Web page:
Sculptor Anish Kapoor has condemned China's "barbaric" detention of artist Ai Weiwei and has called on galleries to close for a day in protest.
Ai - an outspoken critic of China's human rights record - has not been heard from since he was arrested in Beijing at the start of April.
Kapoor has dedicated his monumental Leviathan art installation in Paris, unveiled on Tuesday, to Ai.
Artists must speak with "a communal voice", he told BBC Radio 4's Today.
China says it is investigating Ai, 53 - who was detained at Beijing airport while passing through security checks for a flight to Hong Kong - for as yet unspecified economic crimes.
His sister, Gao Ge, told BBC News she had not heard anything from her brother and had been given no information as to where he was being detained or whether he had been charged with any offence.
"It's a month now that the poor man has been held without a voice, but not only that, his family doesn't know where he is," said Kapoor.
"This is not a situation that is acceptable in any circumstances.
"It does bear witness to the barbarity of governments if they're that paranoid that they have to put away artists. It's a ridiculous situation."
The Turner Prize-winning artist said that, while some European foreign ministers had voiced concerns, more must be done.
Kapoor has also called on the art world to unite, adding: "Perhaps museums and galleries across the world should be closed for one day."
Kapoor has described his epic new installation, which has been unveiled in the cavernous nave of the Grand Palais in Paris for the Monumenta 2011 exhibition, as a "single object, a single form, a single colour".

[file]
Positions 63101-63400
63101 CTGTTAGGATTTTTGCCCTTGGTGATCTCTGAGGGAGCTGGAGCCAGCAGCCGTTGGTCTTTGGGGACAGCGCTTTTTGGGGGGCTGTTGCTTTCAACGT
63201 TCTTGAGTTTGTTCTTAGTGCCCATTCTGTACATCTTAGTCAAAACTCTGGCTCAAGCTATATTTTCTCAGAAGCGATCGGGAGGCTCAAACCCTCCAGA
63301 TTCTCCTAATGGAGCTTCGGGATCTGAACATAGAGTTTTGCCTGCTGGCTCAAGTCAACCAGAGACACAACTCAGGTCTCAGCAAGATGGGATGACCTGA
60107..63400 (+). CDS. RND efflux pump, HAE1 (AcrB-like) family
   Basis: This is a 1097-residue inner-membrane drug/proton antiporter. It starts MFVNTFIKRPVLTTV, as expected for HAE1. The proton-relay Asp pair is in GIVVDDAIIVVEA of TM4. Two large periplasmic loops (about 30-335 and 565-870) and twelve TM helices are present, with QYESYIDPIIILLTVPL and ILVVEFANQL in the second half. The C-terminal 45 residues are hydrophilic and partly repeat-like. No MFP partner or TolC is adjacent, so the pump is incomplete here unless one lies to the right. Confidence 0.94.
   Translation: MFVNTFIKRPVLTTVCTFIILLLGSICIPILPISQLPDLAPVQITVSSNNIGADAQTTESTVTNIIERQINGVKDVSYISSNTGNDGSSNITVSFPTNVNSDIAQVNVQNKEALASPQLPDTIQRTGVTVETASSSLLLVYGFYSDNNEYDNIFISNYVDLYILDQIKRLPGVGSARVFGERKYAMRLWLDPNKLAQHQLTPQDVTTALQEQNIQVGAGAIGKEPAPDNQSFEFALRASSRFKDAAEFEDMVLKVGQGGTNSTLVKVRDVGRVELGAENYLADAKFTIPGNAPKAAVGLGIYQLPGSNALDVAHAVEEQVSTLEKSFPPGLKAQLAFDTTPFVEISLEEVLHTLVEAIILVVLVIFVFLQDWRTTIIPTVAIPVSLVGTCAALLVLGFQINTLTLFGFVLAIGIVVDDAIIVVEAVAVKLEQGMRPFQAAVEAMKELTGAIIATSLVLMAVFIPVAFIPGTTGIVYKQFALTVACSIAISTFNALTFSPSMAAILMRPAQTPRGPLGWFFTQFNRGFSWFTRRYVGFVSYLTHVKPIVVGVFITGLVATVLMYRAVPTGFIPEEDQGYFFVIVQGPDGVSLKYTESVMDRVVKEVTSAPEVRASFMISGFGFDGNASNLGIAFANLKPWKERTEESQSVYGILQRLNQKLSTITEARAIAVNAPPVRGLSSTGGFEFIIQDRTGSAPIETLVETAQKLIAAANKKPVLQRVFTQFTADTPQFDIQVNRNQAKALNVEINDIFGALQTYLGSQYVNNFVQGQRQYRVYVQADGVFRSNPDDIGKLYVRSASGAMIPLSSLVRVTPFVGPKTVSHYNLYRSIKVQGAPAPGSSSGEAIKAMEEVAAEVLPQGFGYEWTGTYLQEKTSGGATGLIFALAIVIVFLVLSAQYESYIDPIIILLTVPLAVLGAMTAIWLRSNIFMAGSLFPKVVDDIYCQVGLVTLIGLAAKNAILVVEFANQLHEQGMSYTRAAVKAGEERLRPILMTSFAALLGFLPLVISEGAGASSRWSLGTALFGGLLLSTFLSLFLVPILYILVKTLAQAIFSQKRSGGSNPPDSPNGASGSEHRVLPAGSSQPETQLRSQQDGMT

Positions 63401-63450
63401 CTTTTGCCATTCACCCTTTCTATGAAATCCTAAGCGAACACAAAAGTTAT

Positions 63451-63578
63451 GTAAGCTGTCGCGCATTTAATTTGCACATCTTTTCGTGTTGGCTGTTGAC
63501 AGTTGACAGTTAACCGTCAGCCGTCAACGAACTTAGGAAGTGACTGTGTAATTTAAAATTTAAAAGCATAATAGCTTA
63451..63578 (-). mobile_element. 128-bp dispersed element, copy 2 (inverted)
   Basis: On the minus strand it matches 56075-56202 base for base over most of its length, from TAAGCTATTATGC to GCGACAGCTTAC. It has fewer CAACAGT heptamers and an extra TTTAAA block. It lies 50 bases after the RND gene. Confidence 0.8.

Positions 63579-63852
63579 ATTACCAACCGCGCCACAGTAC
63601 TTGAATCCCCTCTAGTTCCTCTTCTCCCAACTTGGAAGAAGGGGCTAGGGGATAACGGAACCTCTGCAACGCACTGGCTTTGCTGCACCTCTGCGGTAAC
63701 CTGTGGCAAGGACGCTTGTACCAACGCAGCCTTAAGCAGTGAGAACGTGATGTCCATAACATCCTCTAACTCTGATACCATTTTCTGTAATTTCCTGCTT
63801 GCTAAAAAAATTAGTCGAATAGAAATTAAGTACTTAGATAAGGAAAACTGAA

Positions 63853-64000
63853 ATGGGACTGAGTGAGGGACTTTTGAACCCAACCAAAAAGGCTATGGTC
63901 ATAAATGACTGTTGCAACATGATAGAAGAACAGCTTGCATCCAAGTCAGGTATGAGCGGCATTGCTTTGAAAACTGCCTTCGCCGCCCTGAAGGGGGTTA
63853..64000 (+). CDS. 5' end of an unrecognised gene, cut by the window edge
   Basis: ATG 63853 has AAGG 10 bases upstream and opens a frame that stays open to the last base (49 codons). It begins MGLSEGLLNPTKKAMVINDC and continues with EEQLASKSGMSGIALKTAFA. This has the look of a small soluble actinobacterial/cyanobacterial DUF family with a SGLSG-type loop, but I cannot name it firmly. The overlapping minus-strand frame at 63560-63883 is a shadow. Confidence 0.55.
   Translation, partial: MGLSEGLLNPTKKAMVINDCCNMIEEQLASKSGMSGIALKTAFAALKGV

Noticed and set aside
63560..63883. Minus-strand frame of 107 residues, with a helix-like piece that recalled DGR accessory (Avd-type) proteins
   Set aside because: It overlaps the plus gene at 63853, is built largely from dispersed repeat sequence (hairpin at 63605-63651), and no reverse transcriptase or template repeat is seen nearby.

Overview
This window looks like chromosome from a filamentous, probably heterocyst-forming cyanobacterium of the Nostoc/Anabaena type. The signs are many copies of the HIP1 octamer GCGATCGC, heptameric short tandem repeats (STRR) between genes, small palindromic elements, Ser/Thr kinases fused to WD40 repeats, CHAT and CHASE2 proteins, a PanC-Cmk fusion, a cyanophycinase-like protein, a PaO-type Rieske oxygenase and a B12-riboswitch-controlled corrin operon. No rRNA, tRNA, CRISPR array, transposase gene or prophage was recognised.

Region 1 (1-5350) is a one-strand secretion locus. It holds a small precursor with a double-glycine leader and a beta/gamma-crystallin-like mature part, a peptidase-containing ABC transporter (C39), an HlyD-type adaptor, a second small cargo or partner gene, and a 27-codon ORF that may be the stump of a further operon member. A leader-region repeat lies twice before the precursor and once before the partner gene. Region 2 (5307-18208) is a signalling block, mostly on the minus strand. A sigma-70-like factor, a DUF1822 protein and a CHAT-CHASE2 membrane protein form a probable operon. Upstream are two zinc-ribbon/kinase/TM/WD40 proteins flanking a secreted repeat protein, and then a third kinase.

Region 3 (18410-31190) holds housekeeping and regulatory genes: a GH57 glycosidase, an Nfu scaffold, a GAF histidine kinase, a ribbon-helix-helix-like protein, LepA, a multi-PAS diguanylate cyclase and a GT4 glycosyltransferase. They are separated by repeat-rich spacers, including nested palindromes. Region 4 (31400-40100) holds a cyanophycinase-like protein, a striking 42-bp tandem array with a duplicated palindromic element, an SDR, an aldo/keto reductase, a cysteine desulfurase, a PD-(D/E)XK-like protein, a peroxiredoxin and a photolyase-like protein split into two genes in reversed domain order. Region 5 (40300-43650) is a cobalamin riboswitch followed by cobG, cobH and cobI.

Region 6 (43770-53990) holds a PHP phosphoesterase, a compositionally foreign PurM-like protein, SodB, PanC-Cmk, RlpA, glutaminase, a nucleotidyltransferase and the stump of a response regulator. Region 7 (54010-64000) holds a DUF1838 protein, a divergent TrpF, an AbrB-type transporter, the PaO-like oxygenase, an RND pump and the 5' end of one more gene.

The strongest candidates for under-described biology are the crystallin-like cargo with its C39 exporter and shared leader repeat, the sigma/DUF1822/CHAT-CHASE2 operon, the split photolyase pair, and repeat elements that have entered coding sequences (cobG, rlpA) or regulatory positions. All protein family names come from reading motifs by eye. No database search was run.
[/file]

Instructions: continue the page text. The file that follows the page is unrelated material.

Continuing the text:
Meanwhile, two major exhibitions of Ai's work will open in London this week.
Somerset House will display his Circle of Animals/Zodiac Heads in its courtyard from Thursday until 26 June.
The outdoor installation comprises 12 monumental bronze animal heads, which are recreations of traditional Chinese zodiac sculptures.
From Friday, the Lisson Gallery is also exhibiting some of Ai's key works created over the past six years.
Lisson Gallery director Greg Hilty has hailed Ai as "one of the leading cultural figures of his generation" who "consistently displays great courage in placing himself at risk to affect social change through his art".
"He serves as an example for legitimate social criticism and free expression both in China and internationally," he added.
A Foreign and Commonwealth office spokesman said the British government was "deeply concerned" by the arrests and disappearances in China of activists, artists, journalists and "others who dare to exercise their internationally recognised rights to freedom of expression".
"These cases are calling into question China's commitment to international human rights standards," he added.